s.76 Counter-Terrorism Act 2008: Photojournalism or Terrorism?
From today, a photojournalist taking photographs of police officers whilst documenting political dissent or public disorder on the streets of the UK may be deemed to have committed a criminal offence under section 76 of the Counter-Terrorism Act 2008.
Section 76 provides that:
(1) A person commits an offence who -
(a) elicits or attempts to elicit information about an individual who is or has been -
(i) a member of Her Majesty's forces, (ii) a member of any of the intelligence services, or (iii) a constable,which is of a kind likely to be useful to a person committing or preparing an act of terrorism, or
(b) publishes or communicates any such information.
(2) It is a defence for a person charged with an offence under this section to prove that they had a reasonable excuse for their action.
(3) A person guilty of an offence under this section is liable -
(a) on conviction on indictment, to imprisonment for a term not exceeding 10 years or a fine, or to both;
(b) on summary conviction -
(i) in England and Wales or Scotland, to imprisonment for a term not exceeding 12 months or to a fine not exceeding the statutory maximum, or to both; (ii) in Northern Ireland, to imprisonment for a term not exceeding 6 months or to a fine not exceeding the statutory maximum, or to both.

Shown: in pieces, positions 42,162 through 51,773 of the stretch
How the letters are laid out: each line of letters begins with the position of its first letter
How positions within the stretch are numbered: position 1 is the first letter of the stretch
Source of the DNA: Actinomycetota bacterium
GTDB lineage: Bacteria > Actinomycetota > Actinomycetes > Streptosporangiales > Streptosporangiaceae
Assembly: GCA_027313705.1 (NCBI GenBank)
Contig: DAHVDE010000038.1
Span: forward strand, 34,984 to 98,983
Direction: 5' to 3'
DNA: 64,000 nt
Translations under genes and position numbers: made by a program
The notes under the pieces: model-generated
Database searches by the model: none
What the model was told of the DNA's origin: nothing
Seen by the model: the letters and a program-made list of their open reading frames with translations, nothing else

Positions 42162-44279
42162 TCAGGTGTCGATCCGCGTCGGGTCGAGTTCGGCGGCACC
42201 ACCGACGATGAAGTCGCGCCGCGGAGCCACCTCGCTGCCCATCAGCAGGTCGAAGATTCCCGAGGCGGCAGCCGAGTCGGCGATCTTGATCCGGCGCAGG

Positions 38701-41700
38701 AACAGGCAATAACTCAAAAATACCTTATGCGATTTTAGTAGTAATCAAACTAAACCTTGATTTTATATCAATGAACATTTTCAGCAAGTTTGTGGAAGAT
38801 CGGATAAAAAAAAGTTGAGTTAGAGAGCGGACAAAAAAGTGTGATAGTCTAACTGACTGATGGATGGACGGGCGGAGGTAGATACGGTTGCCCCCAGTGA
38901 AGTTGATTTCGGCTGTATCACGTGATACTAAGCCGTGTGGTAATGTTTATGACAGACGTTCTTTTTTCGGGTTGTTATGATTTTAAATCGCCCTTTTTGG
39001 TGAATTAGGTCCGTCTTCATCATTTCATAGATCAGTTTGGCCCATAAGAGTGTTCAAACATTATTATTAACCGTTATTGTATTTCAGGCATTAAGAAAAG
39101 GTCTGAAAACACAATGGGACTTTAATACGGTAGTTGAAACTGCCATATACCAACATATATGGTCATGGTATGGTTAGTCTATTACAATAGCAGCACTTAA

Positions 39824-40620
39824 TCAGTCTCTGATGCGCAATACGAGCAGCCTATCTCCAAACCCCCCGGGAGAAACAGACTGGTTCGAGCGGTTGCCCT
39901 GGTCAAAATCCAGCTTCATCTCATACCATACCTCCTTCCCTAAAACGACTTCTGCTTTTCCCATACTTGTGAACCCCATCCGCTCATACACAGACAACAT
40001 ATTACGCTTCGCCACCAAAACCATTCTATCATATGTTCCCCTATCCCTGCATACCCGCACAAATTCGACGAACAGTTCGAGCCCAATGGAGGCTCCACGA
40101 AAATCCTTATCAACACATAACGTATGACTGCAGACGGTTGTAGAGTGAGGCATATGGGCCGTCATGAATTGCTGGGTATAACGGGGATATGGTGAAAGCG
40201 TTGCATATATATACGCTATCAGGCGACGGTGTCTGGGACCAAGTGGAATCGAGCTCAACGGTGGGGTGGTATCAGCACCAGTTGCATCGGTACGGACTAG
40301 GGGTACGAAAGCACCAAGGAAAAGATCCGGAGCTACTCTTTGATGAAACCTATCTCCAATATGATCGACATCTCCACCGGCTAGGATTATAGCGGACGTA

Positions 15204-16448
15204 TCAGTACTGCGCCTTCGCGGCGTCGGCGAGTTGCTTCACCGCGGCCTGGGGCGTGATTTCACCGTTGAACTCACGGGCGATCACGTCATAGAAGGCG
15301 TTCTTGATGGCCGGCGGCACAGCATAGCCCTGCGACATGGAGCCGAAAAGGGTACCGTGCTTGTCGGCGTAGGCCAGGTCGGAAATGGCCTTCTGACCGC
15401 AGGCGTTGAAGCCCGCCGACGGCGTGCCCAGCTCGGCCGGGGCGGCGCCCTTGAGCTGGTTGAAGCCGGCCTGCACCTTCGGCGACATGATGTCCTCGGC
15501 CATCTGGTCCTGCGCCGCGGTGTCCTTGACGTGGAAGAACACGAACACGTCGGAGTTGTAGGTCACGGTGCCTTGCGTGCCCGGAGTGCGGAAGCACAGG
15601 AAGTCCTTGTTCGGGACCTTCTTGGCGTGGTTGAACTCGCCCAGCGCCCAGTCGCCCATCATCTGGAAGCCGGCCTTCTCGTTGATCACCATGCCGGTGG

In other words, a photojournalist carrying out his occupation may be arrested for taking and publishing a photograph of a police officer if the police consider that the image is "likely to be useful to a person committing or preparing an act of terrorism". If the photojournalist is then charged, he or she would have to prove a "reasonable excuse" for having taken the picture.
Hundreds of press photographers and film-makers today protested against this new legislation outside New Scotland Yard. The National Union of Journalists and British Press Photographers' Association have also expressed concern that it will threaten press freedom.
Already, photojournalists working in the UK frequently find themselves harassed by police officers using stop and search powers under section 44 of the Terrorism Act 2000.